Circle of Hope may be finally closed, but for many of the victims, the fight is not over.
Stephanie and Boyd Householder, former long-time directors of a “troubled teen industry” program called Circle of Hope, were arrested and formally charged with over 100 felony counts of child sexual abuse, child physical abuse, and child neglect. Jerry Pyle, Pastor of the Bible Baptist Church of Vernon County, has now issued a statement to his congregation in support of the Householders, calling the charges “false, demonic accusations,” and asking for spiritual and financial support for the couple.
Circle of Hope officially shut down in August 2020, when investigators removed all children from their care. Charges were filed in March of 2021.
Missouri Attorney General Eric Schmitt brought 102 charges against the Householders, including dozens of sexual abuse charges. Schmitt has also raised concerns regarding their attorney, who was indicted in 2019, during which he was accused of bribing a witness to commit perjury in a murder case.
Victims have alleged sexual assault, the use of stress positions, including being forced to hold a pushup position, violent restraints and physical assaults, including having their heads slammed into walls, and other humiliating punishments. Those alleging sexual abuse state that assaults happened regularly.
Charges were first filed after the couple’s daughter, Amanda, published allegations on social media site TikTok. The facility had previously been investigated many times before.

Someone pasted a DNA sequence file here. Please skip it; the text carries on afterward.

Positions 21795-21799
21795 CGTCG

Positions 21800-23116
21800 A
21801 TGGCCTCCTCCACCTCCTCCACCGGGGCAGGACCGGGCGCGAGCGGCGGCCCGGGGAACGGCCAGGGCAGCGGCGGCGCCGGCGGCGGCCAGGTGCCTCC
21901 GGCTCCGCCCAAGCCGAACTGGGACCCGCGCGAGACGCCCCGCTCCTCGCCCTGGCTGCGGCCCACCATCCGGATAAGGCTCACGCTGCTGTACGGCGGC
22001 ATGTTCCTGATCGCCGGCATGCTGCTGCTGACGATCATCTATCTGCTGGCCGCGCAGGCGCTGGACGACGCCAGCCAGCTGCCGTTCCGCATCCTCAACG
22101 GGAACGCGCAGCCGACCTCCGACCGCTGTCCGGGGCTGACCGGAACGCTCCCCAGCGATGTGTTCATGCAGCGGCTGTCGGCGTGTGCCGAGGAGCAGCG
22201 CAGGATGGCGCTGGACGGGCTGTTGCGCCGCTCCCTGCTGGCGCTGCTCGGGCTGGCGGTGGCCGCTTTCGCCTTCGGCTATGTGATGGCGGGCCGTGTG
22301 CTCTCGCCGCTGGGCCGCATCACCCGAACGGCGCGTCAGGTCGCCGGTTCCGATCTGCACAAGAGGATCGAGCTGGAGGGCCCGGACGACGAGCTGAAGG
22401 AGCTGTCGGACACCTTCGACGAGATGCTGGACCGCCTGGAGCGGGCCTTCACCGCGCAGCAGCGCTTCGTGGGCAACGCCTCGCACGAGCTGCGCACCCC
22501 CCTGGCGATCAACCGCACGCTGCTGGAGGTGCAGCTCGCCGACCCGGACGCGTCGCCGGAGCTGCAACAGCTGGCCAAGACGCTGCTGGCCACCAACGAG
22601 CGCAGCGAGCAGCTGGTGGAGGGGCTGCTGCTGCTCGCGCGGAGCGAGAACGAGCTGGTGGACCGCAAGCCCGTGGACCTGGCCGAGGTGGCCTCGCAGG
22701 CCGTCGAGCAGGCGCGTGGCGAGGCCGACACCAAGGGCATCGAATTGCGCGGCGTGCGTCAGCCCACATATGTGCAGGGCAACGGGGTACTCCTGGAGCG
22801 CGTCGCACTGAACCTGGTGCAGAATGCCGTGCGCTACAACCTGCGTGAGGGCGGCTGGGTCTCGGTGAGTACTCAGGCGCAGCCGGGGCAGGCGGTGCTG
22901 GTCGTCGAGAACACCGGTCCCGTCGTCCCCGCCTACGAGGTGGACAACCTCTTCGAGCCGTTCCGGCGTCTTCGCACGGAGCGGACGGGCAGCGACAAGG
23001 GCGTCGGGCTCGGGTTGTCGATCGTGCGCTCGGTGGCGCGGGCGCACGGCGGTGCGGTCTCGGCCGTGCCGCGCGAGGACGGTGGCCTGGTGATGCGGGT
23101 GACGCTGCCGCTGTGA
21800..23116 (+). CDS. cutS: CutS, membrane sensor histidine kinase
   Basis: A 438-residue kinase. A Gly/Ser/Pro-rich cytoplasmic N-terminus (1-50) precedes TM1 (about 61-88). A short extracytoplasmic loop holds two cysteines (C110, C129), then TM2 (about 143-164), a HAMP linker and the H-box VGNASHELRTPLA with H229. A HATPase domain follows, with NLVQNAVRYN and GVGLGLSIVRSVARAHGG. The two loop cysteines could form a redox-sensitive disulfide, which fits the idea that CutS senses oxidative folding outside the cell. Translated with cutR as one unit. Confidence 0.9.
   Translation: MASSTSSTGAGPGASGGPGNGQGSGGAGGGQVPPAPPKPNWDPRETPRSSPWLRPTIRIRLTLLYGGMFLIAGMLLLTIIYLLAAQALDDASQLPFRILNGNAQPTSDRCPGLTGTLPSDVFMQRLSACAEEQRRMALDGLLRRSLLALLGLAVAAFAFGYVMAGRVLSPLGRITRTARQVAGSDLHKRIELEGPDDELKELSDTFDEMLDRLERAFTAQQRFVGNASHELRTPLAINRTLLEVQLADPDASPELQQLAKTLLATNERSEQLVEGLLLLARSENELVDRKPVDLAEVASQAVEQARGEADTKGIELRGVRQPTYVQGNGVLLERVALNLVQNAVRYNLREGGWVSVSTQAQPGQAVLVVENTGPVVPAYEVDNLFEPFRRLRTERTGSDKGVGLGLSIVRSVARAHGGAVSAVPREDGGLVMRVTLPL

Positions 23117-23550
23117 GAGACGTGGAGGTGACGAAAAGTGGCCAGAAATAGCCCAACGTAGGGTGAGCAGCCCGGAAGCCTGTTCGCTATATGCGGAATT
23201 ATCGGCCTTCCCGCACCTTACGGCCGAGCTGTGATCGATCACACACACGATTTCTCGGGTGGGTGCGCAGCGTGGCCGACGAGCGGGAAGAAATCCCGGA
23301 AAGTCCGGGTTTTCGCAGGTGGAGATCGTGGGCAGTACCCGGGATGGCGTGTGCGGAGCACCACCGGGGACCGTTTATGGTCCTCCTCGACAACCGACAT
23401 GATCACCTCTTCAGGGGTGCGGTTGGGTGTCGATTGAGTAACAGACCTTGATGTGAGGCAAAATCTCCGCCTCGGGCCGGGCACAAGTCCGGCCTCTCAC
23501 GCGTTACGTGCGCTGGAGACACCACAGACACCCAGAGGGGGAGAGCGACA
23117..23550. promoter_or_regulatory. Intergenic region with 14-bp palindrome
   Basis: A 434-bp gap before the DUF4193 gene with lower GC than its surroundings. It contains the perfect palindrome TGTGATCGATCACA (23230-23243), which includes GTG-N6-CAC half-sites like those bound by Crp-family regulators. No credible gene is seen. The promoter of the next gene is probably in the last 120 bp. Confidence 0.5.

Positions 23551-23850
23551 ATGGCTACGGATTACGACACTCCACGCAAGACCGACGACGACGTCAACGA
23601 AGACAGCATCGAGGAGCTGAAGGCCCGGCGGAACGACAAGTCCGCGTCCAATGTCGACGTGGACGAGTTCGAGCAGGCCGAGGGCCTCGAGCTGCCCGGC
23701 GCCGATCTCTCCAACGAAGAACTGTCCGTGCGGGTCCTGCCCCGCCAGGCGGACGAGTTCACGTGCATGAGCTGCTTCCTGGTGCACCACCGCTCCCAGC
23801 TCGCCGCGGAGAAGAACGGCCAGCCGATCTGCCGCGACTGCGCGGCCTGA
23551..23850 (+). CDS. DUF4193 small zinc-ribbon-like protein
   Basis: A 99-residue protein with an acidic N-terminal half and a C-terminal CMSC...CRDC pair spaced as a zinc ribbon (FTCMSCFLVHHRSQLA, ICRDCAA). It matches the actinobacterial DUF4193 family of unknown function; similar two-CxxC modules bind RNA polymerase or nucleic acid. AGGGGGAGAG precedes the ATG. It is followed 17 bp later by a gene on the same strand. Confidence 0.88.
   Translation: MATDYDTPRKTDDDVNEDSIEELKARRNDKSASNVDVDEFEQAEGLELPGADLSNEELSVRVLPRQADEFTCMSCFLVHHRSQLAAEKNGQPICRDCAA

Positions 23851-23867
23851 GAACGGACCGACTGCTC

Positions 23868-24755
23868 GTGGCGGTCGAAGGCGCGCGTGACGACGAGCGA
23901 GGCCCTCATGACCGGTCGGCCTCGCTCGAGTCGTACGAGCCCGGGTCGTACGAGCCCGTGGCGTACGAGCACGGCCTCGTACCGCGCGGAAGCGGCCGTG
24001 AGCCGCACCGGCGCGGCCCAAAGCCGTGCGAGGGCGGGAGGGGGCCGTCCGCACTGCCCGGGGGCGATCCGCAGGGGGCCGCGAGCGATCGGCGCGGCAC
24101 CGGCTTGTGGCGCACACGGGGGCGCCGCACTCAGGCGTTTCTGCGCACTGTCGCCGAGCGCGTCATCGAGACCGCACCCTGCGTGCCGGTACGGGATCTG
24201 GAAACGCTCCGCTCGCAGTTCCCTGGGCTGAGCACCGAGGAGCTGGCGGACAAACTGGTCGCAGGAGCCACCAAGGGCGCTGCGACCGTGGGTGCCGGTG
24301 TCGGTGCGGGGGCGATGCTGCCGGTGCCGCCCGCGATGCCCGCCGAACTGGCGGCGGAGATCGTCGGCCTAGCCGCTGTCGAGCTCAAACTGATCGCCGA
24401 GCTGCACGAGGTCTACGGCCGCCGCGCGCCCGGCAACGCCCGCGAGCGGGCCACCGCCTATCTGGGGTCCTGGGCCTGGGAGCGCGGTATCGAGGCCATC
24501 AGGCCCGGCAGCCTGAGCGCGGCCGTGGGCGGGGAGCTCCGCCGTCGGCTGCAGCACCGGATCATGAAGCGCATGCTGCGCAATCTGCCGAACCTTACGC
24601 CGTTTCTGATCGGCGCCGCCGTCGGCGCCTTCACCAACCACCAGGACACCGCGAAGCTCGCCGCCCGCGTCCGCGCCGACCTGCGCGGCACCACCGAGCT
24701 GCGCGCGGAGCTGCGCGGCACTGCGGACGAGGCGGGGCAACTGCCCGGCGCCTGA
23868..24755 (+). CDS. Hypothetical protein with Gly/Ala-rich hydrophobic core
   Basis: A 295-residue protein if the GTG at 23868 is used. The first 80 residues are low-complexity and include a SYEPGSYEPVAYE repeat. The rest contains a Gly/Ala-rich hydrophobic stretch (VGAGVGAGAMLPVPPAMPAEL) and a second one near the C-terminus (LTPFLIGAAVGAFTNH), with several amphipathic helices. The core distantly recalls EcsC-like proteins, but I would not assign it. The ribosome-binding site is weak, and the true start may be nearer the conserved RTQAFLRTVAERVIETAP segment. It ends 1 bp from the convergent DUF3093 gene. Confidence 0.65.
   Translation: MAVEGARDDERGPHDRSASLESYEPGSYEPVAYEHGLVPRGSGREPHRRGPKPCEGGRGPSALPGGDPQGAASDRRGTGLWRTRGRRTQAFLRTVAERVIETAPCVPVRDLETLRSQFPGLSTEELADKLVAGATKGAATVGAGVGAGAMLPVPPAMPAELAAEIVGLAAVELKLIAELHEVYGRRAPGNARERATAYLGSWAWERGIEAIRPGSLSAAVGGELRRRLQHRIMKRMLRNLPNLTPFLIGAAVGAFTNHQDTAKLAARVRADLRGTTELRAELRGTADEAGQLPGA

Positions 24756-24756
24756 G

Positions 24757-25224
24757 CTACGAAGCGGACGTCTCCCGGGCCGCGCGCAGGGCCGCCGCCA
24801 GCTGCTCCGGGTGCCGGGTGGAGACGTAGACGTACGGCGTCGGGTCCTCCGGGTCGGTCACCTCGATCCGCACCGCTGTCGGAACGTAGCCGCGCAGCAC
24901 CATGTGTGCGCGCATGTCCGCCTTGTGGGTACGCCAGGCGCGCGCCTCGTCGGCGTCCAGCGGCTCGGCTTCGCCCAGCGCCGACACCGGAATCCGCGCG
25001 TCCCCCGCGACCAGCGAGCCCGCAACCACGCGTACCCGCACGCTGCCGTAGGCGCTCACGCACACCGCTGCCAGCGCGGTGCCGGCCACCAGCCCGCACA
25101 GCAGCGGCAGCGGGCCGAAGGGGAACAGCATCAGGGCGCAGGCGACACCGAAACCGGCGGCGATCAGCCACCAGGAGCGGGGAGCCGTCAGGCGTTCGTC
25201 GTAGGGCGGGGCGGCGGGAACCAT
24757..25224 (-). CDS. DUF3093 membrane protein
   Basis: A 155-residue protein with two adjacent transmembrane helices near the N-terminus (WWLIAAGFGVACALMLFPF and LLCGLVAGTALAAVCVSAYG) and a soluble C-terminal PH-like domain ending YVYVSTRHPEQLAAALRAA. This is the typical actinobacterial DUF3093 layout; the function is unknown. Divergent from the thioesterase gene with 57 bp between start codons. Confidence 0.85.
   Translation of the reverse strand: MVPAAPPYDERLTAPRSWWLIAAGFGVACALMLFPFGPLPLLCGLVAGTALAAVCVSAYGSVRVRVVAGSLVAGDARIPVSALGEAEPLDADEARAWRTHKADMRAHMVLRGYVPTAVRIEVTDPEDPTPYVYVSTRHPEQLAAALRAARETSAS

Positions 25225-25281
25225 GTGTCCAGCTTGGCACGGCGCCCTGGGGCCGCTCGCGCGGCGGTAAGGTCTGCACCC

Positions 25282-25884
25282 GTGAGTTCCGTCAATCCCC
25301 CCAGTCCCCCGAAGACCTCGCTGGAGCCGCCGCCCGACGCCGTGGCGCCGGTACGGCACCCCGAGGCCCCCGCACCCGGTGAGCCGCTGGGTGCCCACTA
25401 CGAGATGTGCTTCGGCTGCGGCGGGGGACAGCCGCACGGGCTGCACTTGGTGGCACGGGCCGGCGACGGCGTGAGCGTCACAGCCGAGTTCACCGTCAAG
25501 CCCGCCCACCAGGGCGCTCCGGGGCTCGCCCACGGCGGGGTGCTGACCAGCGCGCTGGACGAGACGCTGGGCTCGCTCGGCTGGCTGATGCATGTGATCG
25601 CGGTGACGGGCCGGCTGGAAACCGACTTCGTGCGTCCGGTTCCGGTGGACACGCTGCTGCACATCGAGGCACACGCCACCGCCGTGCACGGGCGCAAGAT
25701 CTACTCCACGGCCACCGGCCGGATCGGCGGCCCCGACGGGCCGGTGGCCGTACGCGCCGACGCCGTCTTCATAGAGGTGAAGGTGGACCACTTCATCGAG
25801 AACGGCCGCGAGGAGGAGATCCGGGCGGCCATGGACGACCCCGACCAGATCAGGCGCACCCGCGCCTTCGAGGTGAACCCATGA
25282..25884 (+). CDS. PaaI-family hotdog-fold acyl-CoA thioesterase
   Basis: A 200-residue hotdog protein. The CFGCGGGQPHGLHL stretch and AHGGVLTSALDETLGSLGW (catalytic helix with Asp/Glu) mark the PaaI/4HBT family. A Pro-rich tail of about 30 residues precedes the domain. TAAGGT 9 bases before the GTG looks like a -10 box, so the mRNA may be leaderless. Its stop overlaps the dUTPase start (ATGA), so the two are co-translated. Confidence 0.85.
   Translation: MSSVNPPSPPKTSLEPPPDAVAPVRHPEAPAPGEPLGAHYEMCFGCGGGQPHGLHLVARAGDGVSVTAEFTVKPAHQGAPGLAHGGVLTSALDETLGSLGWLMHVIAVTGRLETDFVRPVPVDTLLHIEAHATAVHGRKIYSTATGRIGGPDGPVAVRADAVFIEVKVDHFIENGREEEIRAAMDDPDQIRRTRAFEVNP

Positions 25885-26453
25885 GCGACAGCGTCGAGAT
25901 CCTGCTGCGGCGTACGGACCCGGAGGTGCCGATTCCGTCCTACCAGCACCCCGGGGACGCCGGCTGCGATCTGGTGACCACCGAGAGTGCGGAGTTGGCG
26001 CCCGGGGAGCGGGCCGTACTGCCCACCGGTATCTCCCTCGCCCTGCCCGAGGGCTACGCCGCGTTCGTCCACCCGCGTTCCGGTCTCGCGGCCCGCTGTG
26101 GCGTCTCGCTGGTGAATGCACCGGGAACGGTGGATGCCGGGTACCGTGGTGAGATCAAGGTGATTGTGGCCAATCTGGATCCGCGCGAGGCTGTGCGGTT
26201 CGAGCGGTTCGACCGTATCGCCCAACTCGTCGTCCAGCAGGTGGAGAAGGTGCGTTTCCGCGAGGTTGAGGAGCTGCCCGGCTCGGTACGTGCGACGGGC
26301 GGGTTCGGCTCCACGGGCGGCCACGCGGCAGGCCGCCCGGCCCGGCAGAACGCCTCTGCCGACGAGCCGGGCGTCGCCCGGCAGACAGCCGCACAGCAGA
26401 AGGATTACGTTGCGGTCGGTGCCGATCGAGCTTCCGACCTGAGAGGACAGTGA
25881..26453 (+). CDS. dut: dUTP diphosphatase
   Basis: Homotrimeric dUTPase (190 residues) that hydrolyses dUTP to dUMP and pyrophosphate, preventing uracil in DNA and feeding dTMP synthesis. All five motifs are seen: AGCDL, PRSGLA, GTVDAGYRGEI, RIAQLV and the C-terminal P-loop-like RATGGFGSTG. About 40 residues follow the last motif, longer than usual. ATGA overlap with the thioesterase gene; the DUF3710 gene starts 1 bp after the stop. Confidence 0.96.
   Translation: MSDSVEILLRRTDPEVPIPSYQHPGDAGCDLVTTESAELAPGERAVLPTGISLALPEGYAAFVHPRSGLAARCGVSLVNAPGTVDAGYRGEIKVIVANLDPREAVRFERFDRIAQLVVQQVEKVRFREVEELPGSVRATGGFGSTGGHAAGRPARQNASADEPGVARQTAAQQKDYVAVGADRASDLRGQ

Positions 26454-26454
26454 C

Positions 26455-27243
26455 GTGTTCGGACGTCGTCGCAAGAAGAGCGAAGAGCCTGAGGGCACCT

Pastor Jerry Pyle, however, has stated that these charges are “false, demonic accusations.”
Pyle is the Pastor at the Bible Baptist Church of Vernon County, Missouri. The Householders had begun attending Pyle’s church last year, as well as bringing current detainees of their facility to the church.
On May 7, Pyle sent out a letter expressing support for the Householders, asking his congregation to support them, to pray for them, and to send financial support. According to the Kansas City Star, he has also regularly visited the Householders in jail, whom he describes as “faithful Christians.” He has also stated that dozens of congregants are prepared to testify to the couple’s character.
Circle of Hope described itself as a Baptist school, inspired by the work of Lester Roloff, a fundamentalist Baptist pastor. Roloff founded a series of schools that promised to bring “wayward teens to Jesus,” and used a variety of highly controversial tactics, such as whippings and prolonged solitary confinement.
Circle of Hope operated under a religious exemption law in the state of Missouri.